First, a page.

The homogenizing empires, by contrast, sought to create a ‘national’ identity out of the multifarious groups in their territory. The best example of these is China, where the ethnic mix was unified as Hans through the bureaucratic device of writing their names in Chinese characters in a Chinese form, and suppressing any subsequent discontent through the subtle repression of a bureaucratic authoritarian state. In our own time the American ‘melting pot’ creating Americans out of a multitude of ethnicities by adherence to a shared civic culture and a common language, has created a similar homogenized imperial state. Similarly, the supposedly ancient “nations” of Britain and France were created through a state-led homogenizing process. India, by contrast is another imperial state whose political unity is a legacy of the British Raj, but whose multiethnic character is underwritten by an ancient hierarchical structure which accommodates these different groups as different castes.
A simple thought experiment will help to show that, despite nationalist rhetoric, an imperial pax has usually succeeded in providing this essential public good–of order–in the past. Consider an ordinary citizen of any ethnic and religious origin of either of the two supposedly benighted Nineteenth Century empires–extinguished by President Wilson at Versailles–the Austro-Hungarian and the Ottoman, who is contemplating the likelihood of his grandchildren living, surviving and passing on their property to their children. Now consider a similar citizen of the post-imperial successor states during the last century considering the same prospect. There can be no doubt of the great deterioration in life chances that has befallen the average citizen of the successor states. The situation in many ways, is of course even worse in Africa with its millions of refugees and ethnic slaughter, even if we consider the inhuman and brutal regime of Leopold’s Belgian empire in the Congo. In many parts of the post-imperial world, the main beneficiaries of the Age of Nations have been the “nationalist” predatory elites who have failed to provide even the most elemental of public goods–law and order–for human thriving.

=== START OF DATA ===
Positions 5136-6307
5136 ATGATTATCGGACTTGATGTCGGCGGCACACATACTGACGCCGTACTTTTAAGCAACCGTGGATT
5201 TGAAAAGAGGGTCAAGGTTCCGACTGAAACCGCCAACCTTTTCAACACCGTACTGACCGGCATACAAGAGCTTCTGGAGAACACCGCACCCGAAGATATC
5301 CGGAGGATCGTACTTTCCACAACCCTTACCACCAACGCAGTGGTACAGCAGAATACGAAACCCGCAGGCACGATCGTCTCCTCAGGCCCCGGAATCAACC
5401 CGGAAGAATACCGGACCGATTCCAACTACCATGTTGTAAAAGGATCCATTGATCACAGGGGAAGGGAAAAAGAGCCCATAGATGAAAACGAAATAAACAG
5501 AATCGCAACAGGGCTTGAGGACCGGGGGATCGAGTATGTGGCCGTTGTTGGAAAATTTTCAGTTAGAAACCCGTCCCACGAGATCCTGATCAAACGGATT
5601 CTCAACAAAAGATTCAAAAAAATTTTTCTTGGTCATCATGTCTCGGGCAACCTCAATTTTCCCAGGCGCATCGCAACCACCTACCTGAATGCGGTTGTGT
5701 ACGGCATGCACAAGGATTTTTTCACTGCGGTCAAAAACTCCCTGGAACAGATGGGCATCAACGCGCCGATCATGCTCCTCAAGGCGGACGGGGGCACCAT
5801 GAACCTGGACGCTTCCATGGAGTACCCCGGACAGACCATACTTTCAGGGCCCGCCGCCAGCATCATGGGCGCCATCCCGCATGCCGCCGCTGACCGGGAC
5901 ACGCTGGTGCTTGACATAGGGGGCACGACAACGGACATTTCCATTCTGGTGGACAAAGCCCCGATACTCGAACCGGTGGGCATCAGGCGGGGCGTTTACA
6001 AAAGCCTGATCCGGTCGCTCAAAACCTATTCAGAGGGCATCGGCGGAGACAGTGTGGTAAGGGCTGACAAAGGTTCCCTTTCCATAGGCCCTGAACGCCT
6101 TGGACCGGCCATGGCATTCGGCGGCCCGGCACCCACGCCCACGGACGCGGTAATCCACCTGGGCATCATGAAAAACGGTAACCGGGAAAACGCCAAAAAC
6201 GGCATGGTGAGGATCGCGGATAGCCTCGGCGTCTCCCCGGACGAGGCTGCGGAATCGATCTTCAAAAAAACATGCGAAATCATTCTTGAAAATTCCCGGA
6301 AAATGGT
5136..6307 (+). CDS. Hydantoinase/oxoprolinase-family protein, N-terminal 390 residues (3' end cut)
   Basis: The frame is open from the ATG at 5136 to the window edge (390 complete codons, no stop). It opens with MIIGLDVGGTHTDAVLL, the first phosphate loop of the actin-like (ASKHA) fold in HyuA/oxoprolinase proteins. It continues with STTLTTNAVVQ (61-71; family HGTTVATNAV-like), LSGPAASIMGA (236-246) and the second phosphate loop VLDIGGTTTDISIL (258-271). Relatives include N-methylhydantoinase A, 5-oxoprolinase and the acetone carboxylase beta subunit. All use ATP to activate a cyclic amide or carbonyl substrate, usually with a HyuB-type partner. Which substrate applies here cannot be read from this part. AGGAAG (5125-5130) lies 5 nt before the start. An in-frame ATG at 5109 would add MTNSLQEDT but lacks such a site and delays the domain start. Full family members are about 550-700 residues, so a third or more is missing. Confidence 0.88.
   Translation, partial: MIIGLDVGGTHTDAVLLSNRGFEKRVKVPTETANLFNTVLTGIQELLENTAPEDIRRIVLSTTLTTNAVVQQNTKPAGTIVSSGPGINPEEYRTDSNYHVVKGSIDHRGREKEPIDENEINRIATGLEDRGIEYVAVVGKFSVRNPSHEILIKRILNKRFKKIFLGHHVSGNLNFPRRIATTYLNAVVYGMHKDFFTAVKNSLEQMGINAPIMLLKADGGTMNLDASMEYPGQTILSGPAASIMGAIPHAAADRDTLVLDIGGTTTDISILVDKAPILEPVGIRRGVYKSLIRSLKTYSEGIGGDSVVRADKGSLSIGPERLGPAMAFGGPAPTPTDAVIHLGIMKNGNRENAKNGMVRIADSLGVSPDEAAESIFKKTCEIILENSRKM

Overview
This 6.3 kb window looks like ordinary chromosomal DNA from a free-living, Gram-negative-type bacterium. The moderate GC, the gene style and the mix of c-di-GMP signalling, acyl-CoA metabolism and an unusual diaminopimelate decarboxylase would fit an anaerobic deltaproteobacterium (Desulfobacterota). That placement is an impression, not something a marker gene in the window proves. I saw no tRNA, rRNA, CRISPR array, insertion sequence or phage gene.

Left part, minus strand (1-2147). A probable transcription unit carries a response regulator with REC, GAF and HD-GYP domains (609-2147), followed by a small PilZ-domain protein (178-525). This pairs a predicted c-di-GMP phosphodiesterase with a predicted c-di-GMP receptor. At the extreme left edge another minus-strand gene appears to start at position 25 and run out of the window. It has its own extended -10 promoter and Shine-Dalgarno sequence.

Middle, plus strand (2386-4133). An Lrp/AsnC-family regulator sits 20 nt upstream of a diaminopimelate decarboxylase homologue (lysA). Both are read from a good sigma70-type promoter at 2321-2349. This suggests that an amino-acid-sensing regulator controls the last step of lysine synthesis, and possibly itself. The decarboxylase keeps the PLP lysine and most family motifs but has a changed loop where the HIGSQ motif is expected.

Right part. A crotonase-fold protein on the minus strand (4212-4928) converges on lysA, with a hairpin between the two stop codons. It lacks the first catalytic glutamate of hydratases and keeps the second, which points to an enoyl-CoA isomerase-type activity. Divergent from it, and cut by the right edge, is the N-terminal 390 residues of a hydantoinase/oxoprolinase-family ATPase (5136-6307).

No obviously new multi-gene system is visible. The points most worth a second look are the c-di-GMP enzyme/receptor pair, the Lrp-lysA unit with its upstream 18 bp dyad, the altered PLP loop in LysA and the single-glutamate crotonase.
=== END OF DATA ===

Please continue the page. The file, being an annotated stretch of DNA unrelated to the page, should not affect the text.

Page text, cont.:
The imperial pax or order has also historically been associated with globalization–which is not a new phenomenon–and the prosperity it breeds. This is for two important reasons. First, in the language of institutional economics, transactions costs were reduced by these transnational organizations through their extension of metropolitan property rights to other countries. Second, by integrating previously loosely linked or even autarkic countries and regions–through free flows of goods, capital, and people–into a common economic space, they promote those gains from trade and specialization emphasized by Adam Smith, leading to what I label Smithian intensive growth. Thus the Graeco-Roman empires linked the areas around the Mediterranean, the Abbasid empire of the Arabs linked the worlds of the Mediterranean and the Indian Ocean, the Mongol empire linked China with the Near East, the various Indian empires created a common economic space in the sub-continent, while the expanding Chinese empire linked the economic spaces of the Yellow River with those of the Yangtze. It was the British who for the first time knit the whole world through their empire. But most of these empires have ultimately declined.
Given the existing technology and the inevitable predatoriness of the state, most of them overextended themselves. Though, as Table 1, from the late Sam Finer’s magisterial History of Government shows, most of them lasted for longer than the ex-colony has existed as an independent state. The decline of empires was followed by a disintegration of the enlarged economic spaces they had created. As Finer notes about the disintegration of the Roman empire:
“If a peasant family in Gaul, or Spain, or northern Italy had been able to foresee the misery and exploitation that was to befall his grandchildren and their grandchildren, on and on and on for the next 500 years, he would have been singularly spiritless–and witless too–if he had not rushed to the aid of the empire. And even then the kingdoms that did finally emerge after the year 1000 were poverty-stricken dung heaps compared with Rome. Not till the full Renaissance in the sixteenth century did Europeans begin to think of themselves as in any ways comparable to Rome, and not till the ‘Augustan Age’ of the Eighteenth Century did they regard their civilization as its equal”